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Our quality standards

Quality has top priority with us! In Germany, the quality requirements for food are particularly high. Controls by the German food authority are carried out regularly and unannounced.
We attach great importance not only to the choice of raw materials, but also to the choice of production machinery. Our production facilities process only food, no pharmaceuticals. Contamination is therefore impossible.


DIN EN ISO 9001 defines the minimum requirements for a quality management system (QM system), which an organization has to meet in order to provide products and services that meet customer expectations and all legal requirements. At the same time, the management system should be subject to a continuous improvement process.

Quality management includes the following seven principles:

  • Customer orientation and sustainable success
  • management accountability
  • Involvement of employees
  • Process oriented approach
  • Continuous improvement
  • Fact-based decision making
  • Supplier relations for mutual benefit

IFS standards

The IFS standards are developed by and for all parties in the supply chain who want to use uniform standards to ensure food or product safety and quality in the products they sell or services they provide.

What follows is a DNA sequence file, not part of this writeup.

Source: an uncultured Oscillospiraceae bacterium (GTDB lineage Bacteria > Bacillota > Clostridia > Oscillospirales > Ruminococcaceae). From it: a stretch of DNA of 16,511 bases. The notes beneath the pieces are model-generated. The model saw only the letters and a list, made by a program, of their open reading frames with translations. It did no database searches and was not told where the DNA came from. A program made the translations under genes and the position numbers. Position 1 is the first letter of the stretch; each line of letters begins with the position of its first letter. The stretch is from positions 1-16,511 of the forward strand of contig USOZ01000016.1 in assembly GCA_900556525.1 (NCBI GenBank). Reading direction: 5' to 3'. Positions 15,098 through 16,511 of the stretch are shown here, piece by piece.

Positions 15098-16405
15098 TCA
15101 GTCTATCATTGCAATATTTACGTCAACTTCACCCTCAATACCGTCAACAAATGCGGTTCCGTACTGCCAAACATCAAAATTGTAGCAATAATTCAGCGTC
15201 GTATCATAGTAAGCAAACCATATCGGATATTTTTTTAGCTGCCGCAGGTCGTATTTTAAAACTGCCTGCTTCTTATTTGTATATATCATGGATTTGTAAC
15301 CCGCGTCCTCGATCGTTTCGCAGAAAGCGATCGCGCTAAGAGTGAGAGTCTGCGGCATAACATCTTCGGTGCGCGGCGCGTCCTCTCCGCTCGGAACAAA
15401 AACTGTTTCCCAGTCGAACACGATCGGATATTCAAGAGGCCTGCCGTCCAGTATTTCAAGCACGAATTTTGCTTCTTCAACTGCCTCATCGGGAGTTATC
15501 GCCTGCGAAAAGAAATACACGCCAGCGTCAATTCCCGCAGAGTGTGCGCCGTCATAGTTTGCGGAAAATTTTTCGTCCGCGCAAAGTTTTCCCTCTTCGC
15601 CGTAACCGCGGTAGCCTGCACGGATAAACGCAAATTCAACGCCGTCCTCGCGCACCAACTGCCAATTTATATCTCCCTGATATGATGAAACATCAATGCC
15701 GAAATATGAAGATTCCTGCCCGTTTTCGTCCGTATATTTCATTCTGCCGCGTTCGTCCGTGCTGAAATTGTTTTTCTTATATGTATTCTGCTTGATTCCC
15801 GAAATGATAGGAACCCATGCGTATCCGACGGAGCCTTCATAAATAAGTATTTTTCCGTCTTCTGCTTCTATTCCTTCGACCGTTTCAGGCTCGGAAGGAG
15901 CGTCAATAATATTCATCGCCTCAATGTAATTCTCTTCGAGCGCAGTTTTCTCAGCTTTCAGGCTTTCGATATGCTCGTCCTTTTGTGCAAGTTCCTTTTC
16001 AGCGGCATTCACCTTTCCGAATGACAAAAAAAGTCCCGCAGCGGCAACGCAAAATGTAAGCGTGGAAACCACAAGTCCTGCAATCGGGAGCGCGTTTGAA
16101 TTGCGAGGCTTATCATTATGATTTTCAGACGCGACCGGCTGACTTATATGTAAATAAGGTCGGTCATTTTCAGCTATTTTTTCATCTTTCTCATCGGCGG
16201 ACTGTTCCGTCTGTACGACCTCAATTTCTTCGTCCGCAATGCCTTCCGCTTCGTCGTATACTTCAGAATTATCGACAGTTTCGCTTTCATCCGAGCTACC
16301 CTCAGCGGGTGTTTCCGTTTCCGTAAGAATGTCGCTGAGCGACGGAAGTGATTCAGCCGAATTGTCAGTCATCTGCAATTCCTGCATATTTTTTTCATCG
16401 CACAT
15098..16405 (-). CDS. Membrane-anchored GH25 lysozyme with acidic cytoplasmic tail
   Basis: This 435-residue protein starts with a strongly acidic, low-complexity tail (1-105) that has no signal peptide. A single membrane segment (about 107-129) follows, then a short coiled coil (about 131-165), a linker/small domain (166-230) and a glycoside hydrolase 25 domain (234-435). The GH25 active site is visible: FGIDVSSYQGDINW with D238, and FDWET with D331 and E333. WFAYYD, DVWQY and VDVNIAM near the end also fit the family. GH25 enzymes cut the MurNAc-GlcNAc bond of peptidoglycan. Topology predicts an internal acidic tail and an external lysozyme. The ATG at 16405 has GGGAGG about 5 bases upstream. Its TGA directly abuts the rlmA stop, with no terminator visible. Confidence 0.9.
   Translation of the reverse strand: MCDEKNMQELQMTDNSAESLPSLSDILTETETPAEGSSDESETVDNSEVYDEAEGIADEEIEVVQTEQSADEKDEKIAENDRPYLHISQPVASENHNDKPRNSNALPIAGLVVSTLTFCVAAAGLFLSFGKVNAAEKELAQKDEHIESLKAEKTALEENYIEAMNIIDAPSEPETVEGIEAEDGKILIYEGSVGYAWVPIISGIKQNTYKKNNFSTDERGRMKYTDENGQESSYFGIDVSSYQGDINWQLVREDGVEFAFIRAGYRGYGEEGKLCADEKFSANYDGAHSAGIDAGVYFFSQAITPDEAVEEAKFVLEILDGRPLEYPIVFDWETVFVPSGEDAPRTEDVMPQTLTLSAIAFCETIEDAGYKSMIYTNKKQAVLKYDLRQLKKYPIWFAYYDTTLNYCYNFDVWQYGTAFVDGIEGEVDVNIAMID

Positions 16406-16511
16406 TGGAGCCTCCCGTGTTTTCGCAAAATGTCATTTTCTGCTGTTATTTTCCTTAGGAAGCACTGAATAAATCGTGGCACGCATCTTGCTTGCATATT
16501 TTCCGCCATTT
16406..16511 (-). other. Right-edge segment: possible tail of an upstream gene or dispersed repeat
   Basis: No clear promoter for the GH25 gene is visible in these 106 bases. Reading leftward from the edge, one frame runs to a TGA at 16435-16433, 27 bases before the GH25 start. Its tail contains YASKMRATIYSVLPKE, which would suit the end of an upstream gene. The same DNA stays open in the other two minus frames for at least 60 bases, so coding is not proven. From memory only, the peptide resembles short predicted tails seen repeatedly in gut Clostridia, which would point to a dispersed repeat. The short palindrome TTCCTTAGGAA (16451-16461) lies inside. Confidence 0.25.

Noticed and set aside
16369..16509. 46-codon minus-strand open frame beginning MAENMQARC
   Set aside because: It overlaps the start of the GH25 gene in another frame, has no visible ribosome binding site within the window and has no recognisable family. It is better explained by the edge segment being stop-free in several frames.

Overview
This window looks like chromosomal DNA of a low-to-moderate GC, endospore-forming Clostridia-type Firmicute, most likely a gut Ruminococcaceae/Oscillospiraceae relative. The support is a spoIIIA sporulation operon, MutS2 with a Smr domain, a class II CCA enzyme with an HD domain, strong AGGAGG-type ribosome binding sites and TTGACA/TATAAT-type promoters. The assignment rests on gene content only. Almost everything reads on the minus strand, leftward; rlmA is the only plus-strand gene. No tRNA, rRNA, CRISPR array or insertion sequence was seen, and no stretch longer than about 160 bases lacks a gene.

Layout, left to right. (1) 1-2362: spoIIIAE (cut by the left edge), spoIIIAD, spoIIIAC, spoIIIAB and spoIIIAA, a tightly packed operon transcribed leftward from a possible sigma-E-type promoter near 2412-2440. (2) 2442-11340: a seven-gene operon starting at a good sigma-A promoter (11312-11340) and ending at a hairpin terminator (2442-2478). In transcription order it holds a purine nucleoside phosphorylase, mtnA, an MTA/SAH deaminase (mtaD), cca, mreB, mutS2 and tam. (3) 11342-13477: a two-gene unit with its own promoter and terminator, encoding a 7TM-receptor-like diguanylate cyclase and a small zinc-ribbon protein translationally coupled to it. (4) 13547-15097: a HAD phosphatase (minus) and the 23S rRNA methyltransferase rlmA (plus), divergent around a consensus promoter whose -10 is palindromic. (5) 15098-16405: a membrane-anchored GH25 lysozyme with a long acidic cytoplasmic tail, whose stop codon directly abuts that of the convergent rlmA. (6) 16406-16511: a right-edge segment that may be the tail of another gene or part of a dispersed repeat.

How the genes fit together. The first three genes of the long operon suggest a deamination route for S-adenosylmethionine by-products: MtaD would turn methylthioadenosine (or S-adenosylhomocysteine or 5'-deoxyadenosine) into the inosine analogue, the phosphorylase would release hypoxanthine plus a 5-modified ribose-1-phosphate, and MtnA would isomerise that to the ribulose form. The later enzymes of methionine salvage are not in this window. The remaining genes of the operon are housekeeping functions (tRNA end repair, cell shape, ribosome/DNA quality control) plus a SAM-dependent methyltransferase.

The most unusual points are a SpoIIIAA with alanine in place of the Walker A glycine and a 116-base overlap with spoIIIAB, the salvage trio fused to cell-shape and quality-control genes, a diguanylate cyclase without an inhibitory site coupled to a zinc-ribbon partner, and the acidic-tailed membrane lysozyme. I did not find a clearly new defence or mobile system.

The aim of the IFS is to ensure comparability and transparency throughout the supply chain for the consumer and to reduce costs for suppliers and retailers.
The IFS standards help to implement food and product safety regulations and give all producers or service providers uniform and equal guidelines in terms of food and product safety and quality that their customers expect.
The IFS Global Market Food includes a quality management and food safety system. This also includes the principles of good manufacturing practice (personal hygiene, cleaning, disinfection, pest control, maintenance, servicing, maintenance, training) and HACCP.


The Hazard Analysis Critical Control Point concept is a preventive system designed to ensure the safety of food and consumers. It was developed on behalf of the American space agency NASA to produce space-suitable astronaut food.
HACCP requires the analysis of possible hazards in the production process, the identification of critical points, the definition of guideline values for the critical points, the control of the critical points, corrective measures and the documentation of the measures.
Since 1998 the HACCP concept has been anchored in the food hygiene regulation. The EC Regulation 852/2004 also provides for the application of the HACCP concept in all companies involved in the production, processing and distribution of food.